Project Tag: Spectre

Kaho’olawe Beacon Recovery Operations

Provide ROV and crew including sonar and CP probe to inspect approximately 25 items (targets) in 450 FSW off of the Hawaiian Islands. The inspection will provide updated positioning and depth of the items and provide a record of their current condition.

Princess Kathleen Defueling

On September 7,1952,while operating in bad weather,the 369-foot passenger vessel S/S PRINCESS KATHLEEN grounded on Point Lena,a rocky outcropping north of Juneau,AK. Approximately 10 hours later,with all passengers and crew safely ashore,she slipped from the shore and sank. The vessel lay on her port side at a depth ranging from 52 feet at the bow to 134 feet at the stern. Since her sinking periodic releases of fuel oil were observed in the vicinity. The amount of fuels remaining onboard the liner was unknown.

In February,2010 the US Coast Guard contracted Global Diving to assist with an investigation to determine the source of oil sheen observed in the area of the wreck. Using divers and remotely operated vehicles (ROV’s) Global identified the wreck as the source of the pollution. An assessment of the wreck was made to determine her condition and an estimation of the amount of fuel oil remaining aboard.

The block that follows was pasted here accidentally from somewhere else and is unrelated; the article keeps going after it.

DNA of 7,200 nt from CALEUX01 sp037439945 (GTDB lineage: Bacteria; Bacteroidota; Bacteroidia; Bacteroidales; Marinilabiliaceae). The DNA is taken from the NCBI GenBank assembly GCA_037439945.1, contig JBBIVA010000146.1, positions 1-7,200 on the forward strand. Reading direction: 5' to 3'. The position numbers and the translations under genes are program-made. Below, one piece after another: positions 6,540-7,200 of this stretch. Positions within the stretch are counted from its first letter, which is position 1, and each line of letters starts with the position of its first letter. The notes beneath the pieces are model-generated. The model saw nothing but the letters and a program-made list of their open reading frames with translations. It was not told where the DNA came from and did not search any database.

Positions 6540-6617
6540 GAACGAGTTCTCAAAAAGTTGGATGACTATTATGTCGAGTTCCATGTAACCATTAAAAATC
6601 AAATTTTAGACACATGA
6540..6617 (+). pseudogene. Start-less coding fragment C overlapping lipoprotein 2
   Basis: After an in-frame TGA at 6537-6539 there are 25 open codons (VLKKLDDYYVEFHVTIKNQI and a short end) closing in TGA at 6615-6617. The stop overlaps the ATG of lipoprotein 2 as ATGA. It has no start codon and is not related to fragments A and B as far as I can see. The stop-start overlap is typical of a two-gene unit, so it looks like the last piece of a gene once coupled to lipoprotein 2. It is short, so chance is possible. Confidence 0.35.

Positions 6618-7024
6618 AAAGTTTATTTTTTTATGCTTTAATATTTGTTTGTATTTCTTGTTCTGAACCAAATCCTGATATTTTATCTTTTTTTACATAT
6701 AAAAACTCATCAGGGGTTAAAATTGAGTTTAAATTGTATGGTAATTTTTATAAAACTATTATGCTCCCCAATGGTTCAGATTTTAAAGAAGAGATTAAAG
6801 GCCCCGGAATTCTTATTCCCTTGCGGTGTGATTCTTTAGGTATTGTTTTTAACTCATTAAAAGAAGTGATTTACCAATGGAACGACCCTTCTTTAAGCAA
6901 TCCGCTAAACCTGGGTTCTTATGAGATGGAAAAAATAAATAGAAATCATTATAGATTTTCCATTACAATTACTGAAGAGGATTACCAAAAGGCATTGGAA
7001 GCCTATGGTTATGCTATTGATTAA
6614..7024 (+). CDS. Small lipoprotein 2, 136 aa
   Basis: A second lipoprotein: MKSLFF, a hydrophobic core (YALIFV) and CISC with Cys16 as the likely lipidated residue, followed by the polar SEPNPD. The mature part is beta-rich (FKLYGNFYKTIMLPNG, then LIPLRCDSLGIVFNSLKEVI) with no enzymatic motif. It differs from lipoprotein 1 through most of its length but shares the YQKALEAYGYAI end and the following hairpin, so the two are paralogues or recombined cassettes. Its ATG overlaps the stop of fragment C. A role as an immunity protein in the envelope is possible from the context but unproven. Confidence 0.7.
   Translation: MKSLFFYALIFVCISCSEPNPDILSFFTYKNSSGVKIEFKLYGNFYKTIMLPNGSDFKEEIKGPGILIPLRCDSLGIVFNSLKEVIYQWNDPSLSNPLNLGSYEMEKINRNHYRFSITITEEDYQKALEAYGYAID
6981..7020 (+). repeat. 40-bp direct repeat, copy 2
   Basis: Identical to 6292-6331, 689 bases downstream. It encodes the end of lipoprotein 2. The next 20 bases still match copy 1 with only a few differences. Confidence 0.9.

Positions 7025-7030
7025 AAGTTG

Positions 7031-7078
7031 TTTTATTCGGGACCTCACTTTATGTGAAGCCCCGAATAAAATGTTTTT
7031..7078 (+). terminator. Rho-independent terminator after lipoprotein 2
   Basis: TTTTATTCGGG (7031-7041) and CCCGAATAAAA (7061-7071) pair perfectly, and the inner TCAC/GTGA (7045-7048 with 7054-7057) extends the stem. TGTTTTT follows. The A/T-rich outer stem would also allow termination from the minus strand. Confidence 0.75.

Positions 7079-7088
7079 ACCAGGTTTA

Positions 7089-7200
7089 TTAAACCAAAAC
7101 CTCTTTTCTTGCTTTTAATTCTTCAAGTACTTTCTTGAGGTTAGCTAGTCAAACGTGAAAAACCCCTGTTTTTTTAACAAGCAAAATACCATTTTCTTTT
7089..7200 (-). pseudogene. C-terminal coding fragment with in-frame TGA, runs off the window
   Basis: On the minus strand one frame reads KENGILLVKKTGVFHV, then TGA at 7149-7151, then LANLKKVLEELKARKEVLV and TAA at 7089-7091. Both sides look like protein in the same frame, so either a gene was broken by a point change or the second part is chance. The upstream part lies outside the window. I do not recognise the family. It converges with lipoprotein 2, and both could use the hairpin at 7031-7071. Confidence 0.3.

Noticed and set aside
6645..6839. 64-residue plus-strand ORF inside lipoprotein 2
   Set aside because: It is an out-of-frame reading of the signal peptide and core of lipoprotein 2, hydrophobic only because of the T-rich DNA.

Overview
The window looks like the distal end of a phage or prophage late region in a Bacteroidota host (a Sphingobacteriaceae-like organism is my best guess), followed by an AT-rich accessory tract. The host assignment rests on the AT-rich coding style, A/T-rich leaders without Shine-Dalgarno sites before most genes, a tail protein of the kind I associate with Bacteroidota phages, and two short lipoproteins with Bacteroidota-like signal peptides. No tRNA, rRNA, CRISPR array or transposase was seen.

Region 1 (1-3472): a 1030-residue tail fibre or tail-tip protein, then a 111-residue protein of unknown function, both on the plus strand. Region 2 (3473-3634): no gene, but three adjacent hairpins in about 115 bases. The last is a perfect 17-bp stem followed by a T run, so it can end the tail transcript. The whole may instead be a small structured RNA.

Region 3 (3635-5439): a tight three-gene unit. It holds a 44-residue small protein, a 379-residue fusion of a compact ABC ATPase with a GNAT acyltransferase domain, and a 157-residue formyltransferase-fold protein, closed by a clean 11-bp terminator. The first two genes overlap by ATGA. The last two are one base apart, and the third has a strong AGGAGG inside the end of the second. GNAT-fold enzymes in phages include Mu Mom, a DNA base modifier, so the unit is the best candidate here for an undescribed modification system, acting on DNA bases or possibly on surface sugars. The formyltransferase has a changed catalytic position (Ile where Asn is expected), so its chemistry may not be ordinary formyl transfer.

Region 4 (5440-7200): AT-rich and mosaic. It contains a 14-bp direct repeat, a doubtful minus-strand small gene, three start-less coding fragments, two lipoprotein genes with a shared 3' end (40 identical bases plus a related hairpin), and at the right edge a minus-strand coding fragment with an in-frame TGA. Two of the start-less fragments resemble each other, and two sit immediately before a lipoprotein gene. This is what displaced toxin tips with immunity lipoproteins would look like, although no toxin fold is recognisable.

Working from physical measurements and old ships drawings a 3D computer model of the wreck was created. This allowed engineers to develop a pumping plan to access the tanks through hot tapping in order to remove as much of the oil as possible. Using hot water circulation through the tanks more than 130,000 gallons of fuel oil was recovered from the S/S PRINCESS KATHLEEN. Divers also penetrated into the ship and recovered an additional 218,000 gallons of oil and contaminated water that had migrated from the corroded fuel piping system into other areas of the wreck.

Vessel History:

Built by John Brown & Co.,Glasgow,The Princess Kathleen was launched in 1924. Her maiden voyage was from Glasgow to Vancouver via Panama. From there she entered the Vancouver-Victoria-Seattle coastal service for which she was built.

Taken over as a troop transport in September 1939,she returned to Canadian Pacific in 1947 and resumed service on her old route. Two years later,she was transferred to Canadian Pacific’s Vancouver-Alaska cruise service. On 7 September 1952,north of Juneau,she went aground at low tide. When the tide rose,the bow remained aground while the stern was swamped. She then slid into deep water as the tide rose further and was a total loss. There were,however,no fatalities.

Instrument Buoy Recovery

We operated two ROVS,liveboating off a DP vessel in Chukchi Sea,to accomplish the safe recovery of all buoys without any equipment setbacks.